Will Durant on the Meaning of Life (A Second Look)


In his book On the Meaning of Life (1932) Will Durant argued that we cannot answer the question of the meaning of life in any absolute sense, for our minds are too small to comprehend things in their entirety. Still he believed we can say a few things about terrestrial meaning. Here are excerpts from a great thinker and wonderful prose stylist:

The meaning of life, then, must lie within itself … it must be sought in life’s own instinctive cravings and natural fulfillments. Why, for example, should we ask for an ulterior meaning to vitality and health? … If you are sick beyond cure I will grant you viaticum, and let you die … But if you are well—if you can stand on your legs and digest your food—forget your whining, and shout your gratitude to the sun.
The simplest meaning of life then is joy—the exhilaration of experience itself, of physical well-being; sheer satisfaction of muscle and sense, of palate and ear and eye. If the child is happier than the man it is because it has more body and less soul, and understands that nature comes before philosophy; it asks for no further meaning to its arms and legs than their abounding use … Even if life had no meaning except for its moments of beauty … that would be enough; this plodding thru the rain, or fighting the wind, or tramping the snow under sun, or watching the twilight turn into night, is reason a-plenty for loving life.[i]

We should be thankful for our loved ones:

Do not be so ungrateful about love … to the attachment of friends and mates who have gone hand in hand through much hell, some purgatory, and a little heaven, and have been soldered into unity by being burned together in the flame of life. I know such mates or comrades quarrel regularly, and get upon each other’s nerves; but there is ample recompense for that in the unconscious consciousness that someone is interested in you, depends upon you, exaggerates you, and is waiting to meet you at the station. Solitude is worse than war.[ii]

Love relates the individual to something more than itself, to a whole which gives it purpose.

I note that those who are cooperating parts of a whole do not despond; the despised “yokel” playing ball with his fellows in the lot is happier than these isolated thinkers, who stand aside from the game of life and degenerate through the separation … If we think of ourselves as part of a living … group, we shall find life a little fuller … For to give life a meaning one must have a purpose larger and more enduring than one’s self.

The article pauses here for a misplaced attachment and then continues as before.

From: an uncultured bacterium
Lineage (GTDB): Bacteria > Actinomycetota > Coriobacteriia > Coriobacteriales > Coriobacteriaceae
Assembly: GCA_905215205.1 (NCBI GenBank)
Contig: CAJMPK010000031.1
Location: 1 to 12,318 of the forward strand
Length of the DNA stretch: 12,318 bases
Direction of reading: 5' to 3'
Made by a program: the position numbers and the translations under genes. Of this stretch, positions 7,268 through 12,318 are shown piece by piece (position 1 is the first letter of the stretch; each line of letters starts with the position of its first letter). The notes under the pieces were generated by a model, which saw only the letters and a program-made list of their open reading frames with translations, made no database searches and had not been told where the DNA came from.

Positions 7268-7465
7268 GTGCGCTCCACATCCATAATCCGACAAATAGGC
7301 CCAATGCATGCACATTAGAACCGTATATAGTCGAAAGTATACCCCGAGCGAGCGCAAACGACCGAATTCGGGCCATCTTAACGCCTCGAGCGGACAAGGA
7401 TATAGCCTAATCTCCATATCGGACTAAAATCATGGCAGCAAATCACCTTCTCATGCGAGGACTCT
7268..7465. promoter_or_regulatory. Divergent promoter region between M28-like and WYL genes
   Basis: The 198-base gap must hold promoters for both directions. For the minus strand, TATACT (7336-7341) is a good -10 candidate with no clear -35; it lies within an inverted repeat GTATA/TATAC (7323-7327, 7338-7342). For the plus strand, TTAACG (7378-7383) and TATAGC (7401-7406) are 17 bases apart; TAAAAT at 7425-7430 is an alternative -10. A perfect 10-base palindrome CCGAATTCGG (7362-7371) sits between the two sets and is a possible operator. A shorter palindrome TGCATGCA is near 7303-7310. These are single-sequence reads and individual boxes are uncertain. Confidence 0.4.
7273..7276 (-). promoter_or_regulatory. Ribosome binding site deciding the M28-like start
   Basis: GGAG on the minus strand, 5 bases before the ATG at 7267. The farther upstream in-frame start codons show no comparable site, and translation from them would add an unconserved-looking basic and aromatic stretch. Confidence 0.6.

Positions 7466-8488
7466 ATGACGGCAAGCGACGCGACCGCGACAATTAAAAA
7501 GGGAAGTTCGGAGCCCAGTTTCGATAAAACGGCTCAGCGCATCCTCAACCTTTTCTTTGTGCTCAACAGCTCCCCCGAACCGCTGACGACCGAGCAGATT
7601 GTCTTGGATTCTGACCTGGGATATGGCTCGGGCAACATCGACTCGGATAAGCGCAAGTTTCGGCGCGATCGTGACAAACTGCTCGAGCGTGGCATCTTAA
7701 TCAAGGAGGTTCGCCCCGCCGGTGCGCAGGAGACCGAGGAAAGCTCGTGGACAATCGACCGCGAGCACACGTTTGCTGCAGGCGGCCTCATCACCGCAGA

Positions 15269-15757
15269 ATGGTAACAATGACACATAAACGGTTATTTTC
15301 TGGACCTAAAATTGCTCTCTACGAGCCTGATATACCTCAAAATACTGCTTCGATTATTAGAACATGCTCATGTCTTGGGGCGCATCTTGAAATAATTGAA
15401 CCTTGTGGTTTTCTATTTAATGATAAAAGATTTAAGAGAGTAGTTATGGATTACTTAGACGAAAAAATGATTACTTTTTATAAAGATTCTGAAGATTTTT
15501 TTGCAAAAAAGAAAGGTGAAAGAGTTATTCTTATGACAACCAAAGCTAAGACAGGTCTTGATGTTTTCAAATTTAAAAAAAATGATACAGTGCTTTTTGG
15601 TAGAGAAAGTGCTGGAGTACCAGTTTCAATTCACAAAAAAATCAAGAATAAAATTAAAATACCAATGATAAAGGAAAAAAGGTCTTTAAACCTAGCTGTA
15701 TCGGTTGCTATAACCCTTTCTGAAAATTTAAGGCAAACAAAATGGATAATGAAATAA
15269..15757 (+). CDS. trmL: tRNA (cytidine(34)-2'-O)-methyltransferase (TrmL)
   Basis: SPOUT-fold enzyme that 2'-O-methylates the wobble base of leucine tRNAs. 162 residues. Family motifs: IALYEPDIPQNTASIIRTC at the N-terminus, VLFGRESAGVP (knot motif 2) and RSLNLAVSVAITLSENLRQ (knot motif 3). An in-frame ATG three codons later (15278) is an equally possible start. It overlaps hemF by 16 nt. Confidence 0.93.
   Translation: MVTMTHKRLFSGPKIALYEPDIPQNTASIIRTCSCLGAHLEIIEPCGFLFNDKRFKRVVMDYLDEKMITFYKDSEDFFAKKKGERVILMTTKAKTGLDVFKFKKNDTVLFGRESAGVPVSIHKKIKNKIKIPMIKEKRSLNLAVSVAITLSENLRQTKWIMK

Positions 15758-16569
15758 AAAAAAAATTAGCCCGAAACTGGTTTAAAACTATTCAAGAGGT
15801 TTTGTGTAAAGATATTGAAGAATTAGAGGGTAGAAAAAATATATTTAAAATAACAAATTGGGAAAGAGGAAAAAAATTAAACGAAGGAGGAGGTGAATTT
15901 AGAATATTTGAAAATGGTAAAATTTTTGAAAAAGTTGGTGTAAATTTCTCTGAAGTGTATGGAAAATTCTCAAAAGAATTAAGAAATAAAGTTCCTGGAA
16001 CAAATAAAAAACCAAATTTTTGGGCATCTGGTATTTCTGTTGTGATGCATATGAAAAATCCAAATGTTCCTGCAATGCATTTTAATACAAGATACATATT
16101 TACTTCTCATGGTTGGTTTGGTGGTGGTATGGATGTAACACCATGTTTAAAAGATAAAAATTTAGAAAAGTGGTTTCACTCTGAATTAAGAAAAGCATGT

If … a thing has significance only through its relation as part to a larger whole, then, though we cannot give a metaphysical and universal meaning to all life in general, we can say of any life in the particular that its meaning lies in its relation to something larger than itself … ask the father of sons and daughters “What is the meaning of life?” and he will answer you very simply: “Feeding our family.”[iii]

Durant too finds meaning in love, connection, and activity. “The secret of significance and content is to have a task which consumes all one’s energies, and makes human life a little richer than before.[iv] Durant found the most happiness in his family and his work, in his home and his books. Although no one can be fully happy amidst poverty and suffering, one can be content and grateful finding the meaning in front of them. “Where, in the last resort, does my treasure lie?—in everything.”[v]

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[i] Durant, On the meaning of life, 124-25.
[ii] Durant, On the meaning of life, 125-26.
[iii] Durant, On the meaning of life, 126-28.
[iv] Durant, On the meaning of life, 129.
[v] Durant, On the meaning of life, 130.

2 thoughts on “Will Durant on the Meaning of Life (A Second Look)

  1. Thank you for introducing me to something/someone I was unfamiliar with and now will never forget.

  2. I’m glad you liked him. Will Durant was a great historian and philosopher and by all accounts a wonderful man.

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